Project Planning for Project Sponsors: Why You Need To Be Involved

May 22, 2012 | Author: PM Hut | Filed under: Project Stakeholder Management, Role of the Project Manager

Project Planning for Project Sponsors: Why You Need To Be Involved
By Glen D. Ford

So you’ve just been handed a project and a project manager and told that you’re going to be a project sponsor.

Oh, joy!

And of course, you really don’t know what a project sponsor is and what they do. So now, you have to figure out your role in the project.

Or maybe you’re a hand-off type of project sponsor and your new project manager has started asking you to be involved. So now, you’re wondering why you should be bothered. And you’re probably resenting the time commitment you are being asked to provide.

In other words — why should you be involved?

In this article, I’m going to discuss that very question. Why should the project sponsor be involved in the project planning process? And how much involvement is actually required?

First of all, you need to understand your role in the project governance process. There are three major players and one minor player at the project planning table. Management needs to be represented because they own the project. It’s theirs. They pay for it. They’re responsible for it. The second major player is the customer. They’re the ones most affected by the project. They determine the requirements. The third major player is the supplier. These are the individuals or department representatives who will actually be delivering the project. The fourth player is seldom represented directly. These are the non-customer stakeholders. These are the people who will be affected by the project.

Three groups represent management for the project: the sponsor, the steering committee and the project manager. The steering committee is an approvals group. Their responsibility is to review the progress of the project and to approve major changes. The sponsor is the manager given the responsibility for the project. They own the project. However, they are typically very busy executives. And typically, they manage operations or operate at the strategic level. So they are given an avatar to deal with daily issues. This is the project manager — a specialist in managing projects rather than operations or strategy.

In short, the sponsor is the owner of the project.

The sponsor will be ultimately responsible for the project. Your duties as sponsor, include assigning the players, approving changes (or forwarding them to the steering committee), communicating upwards and to the steering committee, and providing political support.

The first and last duties are the most important during the planning stage of the project.

Your first responsibility is going to be to assign your representative and give them their marching orders. You need to give them the information they are going to need to succeed. They need to know the why of the project, the limits of the project, the purpose of the project and the criteria for success. In short, although the project manager may produce the physical charter, you are the one writing it.

Your next responsibility is to assign his or her project team. Typically, this is done in two stages. The first is an informal assignment — usually by the individual’s regular manager. The second stage consists of a kick-off meeting for the project team. Your responsibility is to expand on the assignment. Basically, you need to repeat the charter for the team members. In most cases, you’ll actually just support your project manager while they do the presentation of the charter. However, only you can communicate the level of support that management is prepared to give the project.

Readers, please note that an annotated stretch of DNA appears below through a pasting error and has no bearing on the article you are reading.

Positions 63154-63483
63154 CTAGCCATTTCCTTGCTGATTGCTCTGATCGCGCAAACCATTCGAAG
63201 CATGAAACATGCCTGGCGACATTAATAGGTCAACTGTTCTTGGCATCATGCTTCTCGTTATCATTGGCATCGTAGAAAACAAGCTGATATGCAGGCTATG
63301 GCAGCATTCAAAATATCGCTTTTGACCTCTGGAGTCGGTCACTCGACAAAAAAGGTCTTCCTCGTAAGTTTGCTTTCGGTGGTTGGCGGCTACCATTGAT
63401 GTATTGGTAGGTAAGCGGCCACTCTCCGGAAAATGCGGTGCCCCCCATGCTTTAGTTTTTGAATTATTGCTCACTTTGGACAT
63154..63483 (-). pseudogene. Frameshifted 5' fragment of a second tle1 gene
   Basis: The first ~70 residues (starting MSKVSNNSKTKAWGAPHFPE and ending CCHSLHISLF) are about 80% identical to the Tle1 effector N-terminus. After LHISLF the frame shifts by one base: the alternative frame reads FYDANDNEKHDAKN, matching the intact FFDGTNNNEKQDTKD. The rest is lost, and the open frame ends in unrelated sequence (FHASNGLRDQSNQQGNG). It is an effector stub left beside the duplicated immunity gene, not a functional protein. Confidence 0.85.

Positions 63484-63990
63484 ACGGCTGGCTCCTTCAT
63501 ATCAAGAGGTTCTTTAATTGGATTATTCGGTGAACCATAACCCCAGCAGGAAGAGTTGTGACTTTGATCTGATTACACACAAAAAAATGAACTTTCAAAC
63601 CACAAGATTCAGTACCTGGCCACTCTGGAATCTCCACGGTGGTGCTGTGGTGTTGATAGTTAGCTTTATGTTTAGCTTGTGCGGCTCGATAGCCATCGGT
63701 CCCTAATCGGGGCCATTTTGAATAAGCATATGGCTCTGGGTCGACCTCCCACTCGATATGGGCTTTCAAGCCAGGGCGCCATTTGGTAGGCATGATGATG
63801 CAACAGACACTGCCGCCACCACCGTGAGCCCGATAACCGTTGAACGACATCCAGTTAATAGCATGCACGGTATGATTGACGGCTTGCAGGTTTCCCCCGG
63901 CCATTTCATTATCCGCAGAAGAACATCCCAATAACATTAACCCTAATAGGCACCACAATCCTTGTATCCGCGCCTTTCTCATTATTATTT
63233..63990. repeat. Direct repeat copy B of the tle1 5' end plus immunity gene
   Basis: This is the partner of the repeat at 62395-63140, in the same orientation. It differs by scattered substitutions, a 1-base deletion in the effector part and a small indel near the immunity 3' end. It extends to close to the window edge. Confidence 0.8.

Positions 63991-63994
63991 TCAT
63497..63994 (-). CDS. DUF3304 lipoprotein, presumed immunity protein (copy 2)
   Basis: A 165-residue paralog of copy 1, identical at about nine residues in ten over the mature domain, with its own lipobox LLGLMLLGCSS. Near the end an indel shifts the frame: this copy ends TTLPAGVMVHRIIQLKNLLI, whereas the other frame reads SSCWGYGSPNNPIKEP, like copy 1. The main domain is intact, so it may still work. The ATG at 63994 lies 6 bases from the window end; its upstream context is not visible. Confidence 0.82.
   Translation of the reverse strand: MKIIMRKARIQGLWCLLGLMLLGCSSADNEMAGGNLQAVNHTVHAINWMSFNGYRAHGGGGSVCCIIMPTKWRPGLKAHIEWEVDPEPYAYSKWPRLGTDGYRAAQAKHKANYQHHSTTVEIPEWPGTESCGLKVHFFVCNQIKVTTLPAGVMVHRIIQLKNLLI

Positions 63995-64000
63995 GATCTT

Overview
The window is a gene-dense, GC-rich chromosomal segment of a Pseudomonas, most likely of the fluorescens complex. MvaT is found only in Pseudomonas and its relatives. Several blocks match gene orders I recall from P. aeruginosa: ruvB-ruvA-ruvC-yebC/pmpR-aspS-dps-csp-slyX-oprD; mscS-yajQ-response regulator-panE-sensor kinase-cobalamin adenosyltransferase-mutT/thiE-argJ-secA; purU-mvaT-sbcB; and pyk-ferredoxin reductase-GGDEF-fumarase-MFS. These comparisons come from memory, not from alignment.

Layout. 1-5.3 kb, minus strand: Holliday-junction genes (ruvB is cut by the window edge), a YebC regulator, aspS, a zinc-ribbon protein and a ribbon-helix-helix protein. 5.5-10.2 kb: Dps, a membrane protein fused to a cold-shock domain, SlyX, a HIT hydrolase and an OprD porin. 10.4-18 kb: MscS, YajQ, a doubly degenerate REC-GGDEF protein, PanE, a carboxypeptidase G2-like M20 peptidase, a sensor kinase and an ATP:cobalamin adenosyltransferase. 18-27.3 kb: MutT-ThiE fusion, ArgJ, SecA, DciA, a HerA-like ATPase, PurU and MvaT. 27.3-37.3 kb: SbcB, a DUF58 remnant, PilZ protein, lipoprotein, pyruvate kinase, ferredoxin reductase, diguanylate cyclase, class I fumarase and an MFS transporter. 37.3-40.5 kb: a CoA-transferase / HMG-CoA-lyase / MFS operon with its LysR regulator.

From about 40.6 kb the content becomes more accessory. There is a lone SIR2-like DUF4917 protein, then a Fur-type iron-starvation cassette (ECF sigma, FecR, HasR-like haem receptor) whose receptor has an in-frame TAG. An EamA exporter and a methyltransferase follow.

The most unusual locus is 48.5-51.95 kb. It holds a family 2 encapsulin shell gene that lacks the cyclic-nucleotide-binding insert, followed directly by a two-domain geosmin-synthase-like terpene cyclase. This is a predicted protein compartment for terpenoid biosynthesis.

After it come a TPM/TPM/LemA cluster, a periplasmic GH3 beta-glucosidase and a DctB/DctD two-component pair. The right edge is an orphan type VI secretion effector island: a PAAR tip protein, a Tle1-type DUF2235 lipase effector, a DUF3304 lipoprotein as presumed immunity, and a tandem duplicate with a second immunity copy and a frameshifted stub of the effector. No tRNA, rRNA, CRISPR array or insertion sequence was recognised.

The importance of the third responsibility cannot be overestimated. Your responsibility is to politically support your project manager. Typically, a project manager has little or no authority on their own. People being what they are, there will almost always be one or two team members who want to dominate the show. You need to lend your authority to your representative — the project manager. By doing so during the planning process, you can help to avoid later issues.

Glen Ford is an accomplished project management consultant, trainer and writer. He has over 20 years experience as a project manager in such diverse projects as Construction, IT, Software Development, Marketing and Business Startup. He is a serial entrepreneur who quite literally learned to be an entrepreneur at his great-grandfather’s knee.

Check out his newest book available on Amazon at http://vproz.ca/books/how-to-document-a-project-plan. You can read more from Glen on his blog.

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1 person has left a comment

Good article that captures what truly being sponsor on a project means. Very few sponsors go beyond writing the check and taking any real interest in driving and demanding the outcome the project was initiated for. I guess many don’t feel the need to be involved. This also contributes to poor performance of the project as team struggles with one issue & this is where project sponsor comes in to support the project team.

Ensuring that project is sufficiently staffed and necessary support from the top management is the number one responsibility of the sponsor. The project management team also needs to engage sponsor as much as possible by way of regular updates and seeking direction on critical decisions or issues.

Cheers
SP Verma

spverma wrote on June 9, 2012 - 10:31 pm | Visit Link

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